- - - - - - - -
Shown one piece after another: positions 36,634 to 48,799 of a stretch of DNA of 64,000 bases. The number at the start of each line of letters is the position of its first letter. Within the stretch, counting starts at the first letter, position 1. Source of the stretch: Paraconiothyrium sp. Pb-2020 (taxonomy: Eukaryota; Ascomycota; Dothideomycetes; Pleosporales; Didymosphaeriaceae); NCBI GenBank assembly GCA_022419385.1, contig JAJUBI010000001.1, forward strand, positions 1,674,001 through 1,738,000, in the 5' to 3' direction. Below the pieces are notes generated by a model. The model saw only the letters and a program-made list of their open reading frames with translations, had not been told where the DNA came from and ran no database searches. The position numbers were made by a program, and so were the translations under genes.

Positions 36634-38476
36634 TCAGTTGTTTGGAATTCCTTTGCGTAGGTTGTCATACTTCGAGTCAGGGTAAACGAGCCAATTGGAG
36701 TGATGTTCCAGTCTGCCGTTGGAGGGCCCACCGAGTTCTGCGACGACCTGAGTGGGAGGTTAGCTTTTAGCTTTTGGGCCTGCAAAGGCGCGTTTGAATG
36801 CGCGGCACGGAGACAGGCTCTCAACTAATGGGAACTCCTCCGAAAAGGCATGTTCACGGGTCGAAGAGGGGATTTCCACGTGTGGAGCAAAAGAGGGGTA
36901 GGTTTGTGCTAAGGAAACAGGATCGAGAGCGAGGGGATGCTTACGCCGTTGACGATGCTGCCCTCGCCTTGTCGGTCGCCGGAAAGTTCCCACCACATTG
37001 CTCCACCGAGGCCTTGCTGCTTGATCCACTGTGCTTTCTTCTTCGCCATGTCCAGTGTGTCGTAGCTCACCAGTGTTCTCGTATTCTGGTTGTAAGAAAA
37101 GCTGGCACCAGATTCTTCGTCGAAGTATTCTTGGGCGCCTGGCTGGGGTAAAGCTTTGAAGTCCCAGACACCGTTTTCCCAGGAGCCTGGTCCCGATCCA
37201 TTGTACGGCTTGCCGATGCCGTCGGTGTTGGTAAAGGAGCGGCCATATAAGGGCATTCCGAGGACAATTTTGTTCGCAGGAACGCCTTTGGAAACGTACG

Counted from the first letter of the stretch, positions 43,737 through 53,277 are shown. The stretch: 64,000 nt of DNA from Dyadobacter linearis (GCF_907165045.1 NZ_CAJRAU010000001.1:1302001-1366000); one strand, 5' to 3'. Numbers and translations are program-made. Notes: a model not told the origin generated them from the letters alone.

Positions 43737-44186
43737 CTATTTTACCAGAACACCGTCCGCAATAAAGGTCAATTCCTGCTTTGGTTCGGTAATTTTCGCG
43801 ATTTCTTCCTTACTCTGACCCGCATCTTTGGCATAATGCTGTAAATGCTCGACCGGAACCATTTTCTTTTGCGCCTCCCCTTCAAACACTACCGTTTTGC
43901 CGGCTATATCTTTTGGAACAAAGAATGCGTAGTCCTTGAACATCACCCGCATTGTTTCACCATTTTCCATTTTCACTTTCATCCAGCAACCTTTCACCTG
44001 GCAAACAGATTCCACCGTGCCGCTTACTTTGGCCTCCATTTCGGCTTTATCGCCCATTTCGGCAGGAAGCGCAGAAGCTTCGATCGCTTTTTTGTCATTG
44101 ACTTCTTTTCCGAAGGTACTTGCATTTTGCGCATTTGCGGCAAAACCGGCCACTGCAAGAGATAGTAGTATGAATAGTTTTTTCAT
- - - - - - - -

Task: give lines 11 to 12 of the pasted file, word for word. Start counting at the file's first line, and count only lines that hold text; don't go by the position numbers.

Positions 43737-44186
43737 CTATTTTACCAGAACACCGTCCGCAATAAAGGTCAATTCCTGCTTTGGTTCGGTAATTTTCGCG